Networking / Space communication systems

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Bayesian 3D Reconstruction of Subsampled Multispectral Single-photon Lidar Signals

Authors: Tachella Julian, Altmann Yoann, Marquez Miguel, Arguello Fuentes Henry, Tourneret Jean-Yves and McLaughlin Stephen

IEEE Transactions on Computational Imaging, vol. 6, pp.208-220, 2020.

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Light detection and ranging (Lidar) single-photon devices capture range and intensity information from a 3D scene. This modality enables long range 3D reconstruction with high range precision and low laser power. A multispectral single-photon Lidar system provides additional spectral diversity, allowing the discrimination of different materials. However, the main drawback of such systems can be the long acquisition time needed to collect enough photons in each spectral band. In this work, we tackle this problem in two ways: first, we propose a Bayesian 3D reconstruction algorithm that is able to find multiple surfaces per pixel, using few photons, i.e., shorter acquisitions. In contrast to previous algorithms, the novel method processes jointly all the spectral bands, obtaining better reconstructions using less photon detections. The proposed model promotes spatial correlation between neighbouring points within a given surface using spatial point processes. Secondly, we account for different spatial and spectral subsampling schemes, which reduce the total number of measurements, without significant degradation of the reconstruction performance. In this way, the total acquisition time, memory requirements and computational time can be significantly reduced. The experiments performed using both synthetic and real single-photon Lidar data demonstrate the advantages of tailored sampling schemes over random alternatives. Furthermore, the proposed algorithm yields better estimates than other existing methods for multi-surface reconstruction using multispectral Lidar data.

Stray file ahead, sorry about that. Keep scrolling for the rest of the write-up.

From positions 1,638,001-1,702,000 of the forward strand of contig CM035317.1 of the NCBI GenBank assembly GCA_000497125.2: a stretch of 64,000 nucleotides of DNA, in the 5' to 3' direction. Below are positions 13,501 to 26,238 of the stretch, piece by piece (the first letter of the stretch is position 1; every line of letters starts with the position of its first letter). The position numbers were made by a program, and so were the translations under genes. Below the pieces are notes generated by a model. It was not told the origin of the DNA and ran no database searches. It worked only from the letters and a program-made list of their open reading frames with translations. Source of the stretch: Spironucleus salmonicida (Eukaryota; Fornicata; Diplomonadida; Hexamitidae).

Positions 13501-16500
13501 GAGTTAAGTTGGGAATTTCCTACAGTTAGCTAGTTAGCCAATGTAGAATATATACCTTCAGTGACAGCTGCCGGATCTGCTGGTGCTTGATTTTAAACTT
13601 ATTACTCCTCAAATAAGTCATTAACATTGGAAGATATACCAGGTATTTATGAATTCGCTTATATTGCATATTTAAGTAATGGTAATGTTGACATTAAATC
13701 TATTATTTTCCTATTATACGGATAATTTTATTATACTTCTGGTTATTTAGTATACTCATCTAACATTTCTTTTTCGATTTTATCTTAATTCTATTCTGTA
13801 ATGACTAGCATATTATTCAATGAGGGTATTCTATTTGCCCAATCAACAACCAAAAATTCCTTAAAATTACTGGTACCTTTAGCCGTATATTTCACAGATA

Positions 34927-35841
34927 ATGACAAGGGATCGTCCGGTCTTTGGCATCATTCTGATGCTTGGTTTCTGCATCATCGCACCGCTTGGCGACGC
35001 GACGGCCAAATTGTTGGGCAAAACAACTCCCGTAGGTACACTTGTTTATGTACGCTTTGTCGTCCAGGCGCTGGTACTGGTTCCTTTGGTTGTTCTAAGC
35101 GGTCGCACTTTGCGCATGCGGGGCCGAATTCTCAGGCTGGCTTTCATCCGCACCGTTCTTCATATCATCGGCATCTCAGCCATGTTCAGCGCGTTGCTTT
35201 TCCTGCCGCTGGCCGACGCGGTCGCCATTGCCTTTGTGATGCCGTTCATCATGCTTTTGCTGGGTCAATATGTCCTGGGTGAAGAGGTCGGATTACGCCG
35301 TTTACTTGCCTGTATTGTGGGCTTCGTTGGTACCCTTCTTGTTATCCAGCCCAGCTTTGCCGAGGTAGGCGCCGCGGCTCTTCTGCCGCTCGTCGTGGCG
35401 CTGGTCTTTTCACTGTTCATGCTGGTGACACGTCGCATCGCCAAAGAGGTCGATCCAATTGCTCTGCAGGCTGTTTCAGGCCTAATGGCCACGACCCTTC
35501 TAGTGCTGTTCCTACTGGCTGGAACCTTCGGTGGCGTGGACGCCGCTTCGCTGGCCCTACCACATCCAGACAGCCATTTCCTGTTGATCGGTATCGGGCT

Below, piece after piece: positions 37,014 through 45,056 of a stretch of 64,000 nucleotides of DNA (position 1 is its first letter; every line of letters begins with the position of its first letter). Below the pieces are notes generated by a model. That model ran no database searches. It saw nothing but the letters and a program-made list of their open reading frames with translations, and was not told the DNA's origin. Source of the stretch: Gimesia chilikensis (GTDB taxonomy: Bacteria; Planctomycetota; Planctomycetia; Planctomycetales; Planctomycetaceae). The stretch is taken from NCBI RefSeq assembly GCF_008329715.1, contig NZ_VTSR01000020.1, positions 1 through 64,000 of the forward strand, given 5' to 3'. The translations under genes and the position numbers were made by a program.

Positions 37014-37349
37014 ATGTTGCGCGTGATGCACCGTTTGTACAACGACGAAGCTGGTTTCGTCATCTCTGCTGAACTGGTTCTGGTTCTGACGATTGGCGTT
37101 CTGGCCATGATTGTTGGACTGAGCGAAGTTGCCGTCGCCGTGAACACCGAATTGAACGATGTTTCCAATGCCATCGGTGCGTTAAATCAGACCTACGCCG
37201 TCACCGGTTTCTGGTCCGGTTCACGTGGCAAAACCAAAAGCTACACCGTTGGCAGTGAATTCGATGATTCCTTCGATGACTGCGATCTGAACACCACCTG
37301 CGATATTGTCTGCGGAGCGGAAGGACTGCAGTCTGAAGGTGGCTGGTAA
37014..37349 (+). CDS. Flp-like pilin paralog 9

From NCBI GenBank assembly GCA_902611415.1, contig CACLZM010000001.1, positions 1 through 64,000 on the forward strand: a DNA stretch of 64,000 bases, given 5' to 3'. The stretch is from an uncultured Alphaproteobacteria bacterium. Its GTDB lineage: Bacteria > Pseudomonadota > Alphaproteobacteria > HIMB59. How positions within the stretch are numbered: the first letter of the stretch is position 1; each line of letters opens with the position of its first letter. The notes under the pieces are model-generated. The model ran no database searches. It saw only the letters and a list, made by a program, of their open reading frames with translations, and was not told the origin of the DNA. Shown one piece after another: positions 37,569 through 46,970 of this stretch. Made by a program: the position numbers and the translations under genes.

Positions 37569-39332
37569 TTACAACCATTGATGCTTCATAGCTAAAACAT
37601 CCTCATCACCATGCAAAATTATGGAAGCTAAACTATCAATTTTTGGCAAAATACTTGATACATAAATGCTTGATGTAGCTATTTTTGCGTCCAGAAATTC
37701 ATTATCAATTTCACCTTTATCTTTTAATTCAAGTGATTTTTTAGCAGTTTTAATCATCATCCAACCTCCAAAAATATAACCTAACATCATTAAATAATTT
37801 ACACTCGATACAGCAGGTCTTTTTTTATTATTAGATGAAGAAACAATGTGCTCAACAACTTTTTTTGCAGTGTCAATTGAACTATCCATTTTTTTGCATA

Signal and image processing / Earth observation

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Conference Paper

One-step Generalized Likelihood Ratio Test for Subpixel Target Detection in Hyperspectral Imaging

Authors: Vincent François and Besson Olivier

In Proc. Computational Advances in Multi-Sensor Adaptive Processing (IEEE CAMSAP), Le Gosier, Guadeloupe, France, December 15-18, 2019.

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One of the main objectives of hyperspectral image processing is to detect a given target among an unknown background. The standard data to conduct such a detection is a reflectance map, where the spectral signatures of each pixel’s components, known as endmembers, are associated with their abundances in the pixel. Due to the low spatial resolution of most hyperspectral sensors, such a target occupies a fraction of the pixel. A widely used model in case of subpixel targets is the replacement model. Among the vast number of possible detectors, algorithms matched to the replacement model are quite rare. One of the few examples is the Finite Target Matched Filter, which is an adjustment of the well-known Matched Filter. In this paper, we derive the exact Generalized Likelihood Ratio Test for this model. This new detector can be used both with a local covariance estimation window or a global one. It is shown to outperform the standard target detectors on real data, especially for small covariance estimation windows.